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True innovations (transforming ideas) come from:

  • experiencing what is currently there (grounding)
  • a playful mind
  • guarding thinking critically (not believing blindly any “new direction” and playing devil's advocate a lot)
  • not liking musty status quo (the blind trust in internet routing, the abuse of our data and the from these resulting lack of privacy and security on the internet)
  • using our own learning and development speed while following our noses

We surf chaos. That doesn't mean we do not strategise or plan. From the famous Mythical Man Month by Fred Brooks Jr., the idea of the plan is that you'll throw one away anyway, so you may as well plan to do so. Plan to achieve something worthwhile in half the time, throw it away, then rebuild what has to be a better version, given the advantages of hindsight. Brooks recanted later:

“This I now perceived to be wrong, not because it is too radical, but because it is too simplistic. The biggest mistake in the 'Build one to throw away' concept is that it implicitly assumes the classical sequential or waterfall model of software construction.”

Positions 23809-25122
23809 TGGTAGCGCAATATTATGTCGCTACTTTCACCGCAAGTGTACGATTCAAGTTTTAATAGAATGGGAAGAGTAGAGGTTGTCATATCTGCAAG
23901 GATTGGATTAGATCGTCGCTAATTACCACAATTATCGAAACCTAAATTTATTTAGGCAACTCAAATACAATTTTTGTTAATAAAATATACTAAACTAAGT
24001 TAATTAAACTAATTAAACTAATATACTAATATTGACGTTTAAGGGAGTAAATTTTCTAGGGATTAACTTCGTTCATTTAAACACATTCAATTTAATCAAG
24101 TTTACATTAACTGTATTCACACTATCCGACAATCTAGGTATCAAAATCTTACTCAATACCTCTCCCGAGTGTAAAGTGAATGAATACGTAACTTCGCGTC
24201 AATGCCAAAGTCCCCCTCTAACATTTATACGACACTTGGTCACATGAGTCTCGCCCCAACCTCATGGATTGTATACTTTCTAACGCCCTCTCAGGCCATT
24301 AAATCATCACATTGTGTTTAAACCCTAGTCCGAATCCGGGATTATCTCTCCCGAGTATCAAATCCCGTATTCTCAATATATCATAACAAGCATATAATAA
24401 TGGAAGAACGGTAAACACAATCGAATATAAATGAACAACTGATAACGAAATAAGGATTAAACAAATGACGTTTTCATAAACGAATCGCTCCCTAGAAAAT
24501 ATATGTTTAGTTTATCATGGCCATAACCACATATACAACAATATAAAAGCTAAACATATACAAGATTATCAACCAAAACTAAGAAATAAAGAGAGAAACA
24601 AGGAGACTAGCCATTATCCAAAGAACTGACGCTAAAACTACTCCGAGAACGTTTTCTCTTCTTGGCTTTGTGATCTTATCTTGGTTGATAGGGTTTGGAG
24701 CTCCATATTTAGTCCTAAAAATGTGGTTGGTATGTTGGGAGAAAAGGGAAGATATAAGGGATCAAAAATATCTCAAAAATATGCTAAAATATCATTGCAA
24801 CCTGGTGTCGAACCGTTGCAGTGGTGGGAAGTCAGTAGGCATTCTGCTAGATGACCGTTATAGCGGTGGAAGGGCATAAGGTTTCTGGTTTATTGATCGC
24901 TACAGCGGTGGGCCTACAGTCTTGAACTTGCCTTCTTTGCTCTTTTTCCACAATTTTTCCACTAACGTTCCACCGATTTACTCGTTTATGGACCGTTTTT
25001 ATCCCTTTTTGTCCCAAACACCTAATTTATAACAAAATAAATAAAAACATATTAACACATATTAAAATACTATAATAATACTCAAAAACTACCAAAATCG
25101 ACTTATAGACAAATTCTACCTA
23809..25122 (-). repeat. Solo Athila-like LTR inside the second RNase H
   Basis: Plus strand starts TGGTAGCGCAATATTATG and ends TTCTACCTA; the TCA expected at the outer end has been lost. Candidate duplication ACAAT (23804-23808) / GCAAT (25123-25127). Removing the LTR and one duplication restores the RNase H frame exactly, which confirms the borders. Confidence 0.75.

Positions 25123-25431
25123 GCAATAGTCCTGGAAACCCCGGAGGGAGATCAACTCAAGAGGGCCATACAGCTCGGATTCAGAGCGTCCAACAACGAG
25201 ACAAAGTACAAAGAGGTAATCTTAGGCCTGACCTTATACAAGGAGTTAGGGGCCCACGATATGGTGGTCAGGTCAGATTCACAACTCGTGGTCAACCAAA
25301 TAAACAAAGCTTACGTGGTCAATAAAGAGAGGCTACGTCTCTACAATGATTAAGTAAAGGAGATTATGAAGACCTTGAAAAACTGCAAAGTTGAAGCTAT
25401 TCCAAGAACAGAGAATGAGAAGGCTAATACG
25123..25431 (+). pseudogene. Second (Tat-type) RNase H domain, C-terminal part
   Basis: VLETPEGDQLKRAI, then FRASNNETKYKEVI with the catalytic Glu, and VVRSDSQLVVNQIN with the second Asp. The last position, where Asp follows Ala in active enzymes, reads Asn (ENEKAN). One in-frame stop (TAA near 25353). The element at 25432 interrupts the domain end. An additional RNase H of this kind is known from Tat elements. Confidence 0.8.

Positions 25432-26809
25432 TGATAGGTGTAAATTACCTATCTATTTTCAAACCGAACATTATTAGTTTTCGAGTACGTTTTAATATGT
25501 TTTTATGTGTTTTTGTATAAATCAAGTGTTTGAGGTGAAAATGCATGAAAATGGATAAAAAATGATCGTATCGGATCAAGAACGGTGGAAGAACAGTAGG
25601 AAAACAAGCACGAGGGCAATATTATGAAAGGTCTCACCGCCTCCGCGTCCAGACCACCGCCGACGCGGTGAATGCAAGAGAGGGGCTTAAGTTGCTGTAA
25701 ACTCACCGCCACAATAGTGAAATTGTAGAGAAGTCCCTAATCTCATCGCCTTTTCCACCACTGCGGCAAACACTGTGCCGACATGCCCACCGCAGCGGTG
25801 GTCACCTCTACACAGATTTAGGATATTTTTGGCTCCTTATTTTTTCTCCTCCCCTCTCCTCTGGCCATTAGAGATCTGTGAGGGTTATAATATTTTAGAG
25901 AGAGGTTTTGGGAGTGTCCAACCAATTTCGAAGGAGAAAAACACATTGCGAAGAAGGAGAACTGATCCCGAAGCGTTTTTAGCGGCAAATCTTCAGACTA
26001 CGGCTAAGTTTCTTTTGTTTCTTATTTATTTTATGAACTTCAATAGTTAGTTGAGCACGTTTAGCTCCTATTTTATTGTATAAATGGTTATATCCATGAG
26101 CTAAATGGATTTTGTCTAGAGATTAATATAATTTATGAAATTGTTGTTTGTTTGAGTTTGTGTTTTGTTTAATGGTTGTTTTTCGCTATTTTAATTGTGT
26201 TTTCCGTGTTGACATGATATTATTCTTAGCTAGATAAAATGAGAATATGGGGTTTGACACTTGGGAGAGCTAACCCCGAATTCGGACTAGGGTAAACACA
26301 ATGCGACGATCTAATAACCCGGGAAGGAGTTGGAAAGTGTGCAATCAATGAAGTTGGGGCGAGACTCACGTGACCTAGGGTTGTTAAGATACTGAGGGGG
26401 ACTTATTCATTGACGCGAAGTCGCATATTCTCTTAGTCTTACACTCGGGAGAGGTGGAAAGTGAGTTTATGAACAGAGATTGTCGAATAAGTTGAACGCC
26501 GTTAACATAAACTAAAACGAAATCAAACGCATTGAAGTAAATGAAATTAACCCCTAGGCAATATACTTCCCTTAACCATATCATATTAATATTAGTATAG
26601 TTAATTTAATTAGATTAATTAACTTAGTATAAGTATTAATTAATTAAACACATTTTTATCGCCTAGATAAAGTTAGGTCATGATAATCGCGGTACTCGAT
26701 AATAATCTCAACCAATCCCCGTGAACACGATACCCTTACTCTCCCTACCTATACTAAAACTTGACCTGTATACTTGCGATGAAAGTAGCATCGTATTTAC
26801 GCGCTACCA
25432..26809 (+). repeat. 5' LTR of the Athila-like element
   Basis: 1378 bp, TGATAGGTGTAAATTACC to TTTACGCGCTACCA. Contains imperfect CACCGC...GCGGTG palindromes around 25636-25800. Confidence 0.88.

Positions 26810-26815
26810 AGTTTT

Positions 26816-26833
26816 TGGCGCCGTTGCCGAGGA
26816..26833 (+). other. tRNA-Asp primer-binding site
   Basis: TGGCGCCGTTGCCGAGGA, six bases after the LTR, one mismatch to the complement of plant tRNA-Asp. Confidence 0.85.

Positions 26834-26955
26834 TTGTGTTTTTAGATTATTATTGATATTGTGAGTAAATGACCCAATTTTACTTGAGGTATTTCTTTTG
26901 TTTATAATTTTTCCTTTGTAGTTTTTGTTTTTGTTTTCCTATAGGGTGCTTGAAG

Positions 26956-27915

What if we were to build something as quickly as possible, a version that we can modify as needed in the future and base a grounded planning on?

That was the plan: To be able to focus on the data models and coding by using Django, a Python-based web application framework, which follows the model-template-view (MTV) architectural pattern. As for the resulting chaos, we had to scrap, shred, junk, toss out, and ditch one two three four efforts to get the framework for the one not to scrap working without having ImportErrors (due to various causes).

en/play/pm/start.txt · Last modified: 2020/03/26 18:29 by Digital Dot